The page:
Esophagus is a muscular tube, extending from the back of the throat through the neck and chest to the stomach. Swallowing depends on well-coordinated muscle activity; when swallowing, the back of the tongue pushes the “ball” of the food into the esophagus, the soft palate closes the passage in the nose, and the tip of the trachea tightens so that the food does not enter the lungs.
By rhythmic compression of the esophagus muscles (peristaltic contractions) the food is pressing through the thorax to the esophagus, where the muscular “valve” (or sphincter) at the entrance to the stomach relaxes and allows the food to enter the stomach.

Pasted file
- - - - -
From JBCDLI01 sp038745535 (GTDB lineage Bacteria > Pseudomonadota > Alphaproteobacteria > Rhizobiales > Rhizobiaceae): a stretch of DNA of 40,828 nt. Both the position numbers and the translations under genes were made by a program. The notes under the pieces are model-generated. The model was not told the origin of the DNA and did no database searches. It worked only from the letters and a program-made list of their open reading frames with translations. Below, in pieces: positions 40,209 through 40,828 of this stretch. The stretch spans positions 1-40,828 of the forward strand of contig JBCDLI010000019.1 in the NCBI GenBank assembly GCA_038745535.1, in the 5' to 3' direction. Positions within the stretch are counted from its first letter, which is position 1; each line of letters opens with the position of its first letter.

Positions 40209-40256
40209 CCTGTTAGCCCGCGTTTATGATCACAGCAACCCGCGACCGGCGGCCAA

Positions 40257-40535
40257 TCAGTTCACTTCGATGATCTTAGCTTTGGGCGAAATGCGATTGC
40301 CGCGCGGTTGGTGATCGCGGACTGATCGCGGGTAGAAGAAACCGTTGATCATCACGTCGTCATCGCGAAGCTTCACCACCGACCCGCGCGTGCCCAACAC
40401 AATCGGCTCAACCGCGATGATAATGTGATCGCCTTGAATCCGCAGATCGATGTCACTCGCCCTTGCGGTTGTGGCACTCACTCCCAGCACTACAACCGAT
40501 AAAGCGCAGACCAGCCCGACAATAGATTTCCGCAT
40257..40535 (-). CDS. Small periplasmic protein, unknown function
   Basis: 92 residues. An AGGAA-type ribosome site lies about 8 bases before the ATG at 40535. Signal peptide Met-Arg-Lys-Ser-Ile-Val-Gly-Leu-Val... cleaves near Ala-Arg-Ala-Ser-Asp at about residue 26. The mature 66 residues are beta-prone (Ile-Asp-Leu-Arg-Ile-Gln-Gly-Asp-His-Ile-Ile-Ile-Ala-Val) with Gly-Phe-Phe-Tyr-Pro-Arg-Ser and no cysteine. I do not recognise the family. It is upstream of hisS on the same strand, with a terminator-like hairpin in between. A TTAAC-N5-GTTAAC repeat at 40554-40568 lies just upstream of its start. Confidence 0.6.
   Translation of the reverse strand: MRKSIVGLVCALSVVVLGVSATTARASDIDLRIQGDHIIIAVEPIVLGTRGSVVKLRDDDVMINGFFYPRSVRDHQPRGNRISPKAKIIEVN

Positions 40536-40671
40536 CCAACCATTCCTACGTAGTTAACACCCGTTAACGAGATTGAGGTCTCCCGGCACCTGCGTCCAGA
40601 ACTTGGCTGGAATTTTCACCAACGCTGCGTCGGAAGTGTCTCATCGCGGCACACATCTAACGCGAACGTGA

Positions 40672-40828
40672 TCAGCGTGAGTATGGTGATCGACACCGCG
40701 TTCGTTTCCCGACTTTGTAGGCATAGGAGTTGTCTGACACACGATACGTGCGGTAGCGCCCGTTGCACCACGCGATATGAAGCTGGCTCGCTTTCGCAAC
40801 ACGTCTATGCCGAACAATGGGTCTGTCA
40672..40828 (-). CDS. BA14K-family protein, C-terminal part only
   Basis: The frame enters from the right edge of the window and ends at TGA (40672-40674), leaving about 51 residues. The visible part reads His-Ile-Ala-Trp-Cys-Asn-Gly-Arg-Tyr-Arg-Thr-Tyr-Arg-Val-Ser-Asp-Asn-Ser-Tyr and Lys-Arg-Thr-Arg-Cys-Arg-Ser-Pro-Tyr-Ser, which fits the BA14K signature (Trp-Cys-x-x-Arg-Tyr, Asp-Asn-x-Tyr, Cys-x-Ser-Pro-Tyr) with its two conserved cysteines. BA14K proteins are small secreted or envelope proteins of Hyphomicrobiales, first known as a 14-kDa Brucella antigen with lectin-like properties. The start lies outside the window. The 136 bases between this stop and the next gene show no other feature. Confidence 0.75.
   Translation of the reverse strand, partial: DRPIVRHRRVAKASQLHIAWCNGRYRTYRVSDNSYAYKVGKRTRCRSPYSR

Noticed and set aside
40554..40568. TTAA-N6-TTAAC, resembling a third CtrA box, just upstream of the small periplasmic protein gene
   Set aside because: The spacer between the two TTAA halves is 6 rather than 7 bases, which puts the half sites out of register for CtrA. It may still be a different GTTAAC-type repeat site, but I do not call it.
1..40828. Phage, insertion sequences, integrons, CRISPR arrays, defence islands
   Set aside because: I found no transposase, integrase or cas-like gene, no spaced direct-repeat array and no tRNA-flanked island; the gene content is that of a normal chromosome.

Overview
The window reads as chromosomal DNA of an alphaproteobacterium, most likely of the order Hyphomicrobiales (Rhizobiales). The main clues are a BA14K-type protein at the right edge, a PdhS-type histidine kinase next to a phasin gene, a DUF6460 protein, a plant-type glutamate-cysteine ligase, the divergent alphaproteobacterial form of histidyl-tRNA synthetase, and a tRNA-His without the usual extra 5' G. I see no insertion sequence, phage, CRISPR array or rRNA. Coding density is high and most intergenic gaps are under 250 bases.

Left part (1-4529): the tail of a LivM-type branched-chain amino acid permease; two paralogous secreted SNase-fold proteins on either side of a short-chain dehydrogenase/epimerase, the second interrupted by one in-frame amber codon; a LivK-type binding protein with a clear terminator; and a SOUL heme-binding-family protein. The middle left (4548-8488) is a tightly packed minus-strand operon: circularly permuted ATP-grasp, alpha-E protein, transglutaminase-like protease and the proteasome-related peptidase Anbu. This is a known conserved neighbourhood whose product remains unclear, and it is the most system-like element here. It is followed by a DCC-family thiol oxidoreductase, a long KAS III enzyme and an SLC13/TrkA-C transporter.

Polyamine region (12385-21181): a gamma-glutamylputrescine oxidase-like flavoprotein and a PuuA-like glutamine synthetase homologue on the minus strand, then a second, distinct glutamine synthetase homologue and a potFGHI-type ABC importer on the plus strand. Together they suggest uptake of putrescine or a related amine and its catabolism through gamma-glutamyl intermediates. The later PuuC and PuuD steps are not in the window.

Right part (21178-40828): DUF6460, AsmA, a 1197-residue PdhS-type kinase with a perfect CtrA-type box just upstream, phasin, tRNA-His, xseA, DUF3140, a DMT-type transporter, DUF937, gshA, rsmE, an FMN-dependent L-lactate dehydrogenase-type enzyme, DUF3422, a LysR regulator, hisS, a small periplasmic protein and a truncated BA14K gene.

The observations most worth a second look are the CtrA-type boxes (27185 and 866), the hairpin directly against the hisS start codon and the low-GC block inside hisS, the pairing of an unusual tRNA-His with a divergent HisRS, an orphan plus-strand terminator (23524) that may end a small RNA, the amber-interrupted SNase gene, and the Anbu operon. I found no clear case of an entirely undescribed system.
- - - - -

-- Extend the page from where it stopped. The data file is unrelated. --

Difficulties or pain while swallowing (dysphagia) are not a disease, but symptoms of almost all of the esophagus diseases. Additionally, since this is one of the basic symptoms of malignant outgrowth somewhere in the esophagus, contact your doctor immediately if you have difficulties while swallowing. Most likely, it is nothing serious; however, if the condition is serious, an early diagnosis is essential.
Except for one exception – hiatus hernia – esophageal disorders are rare. For example, out of all deaths caused by cancer, only 2% are esophageal cancers.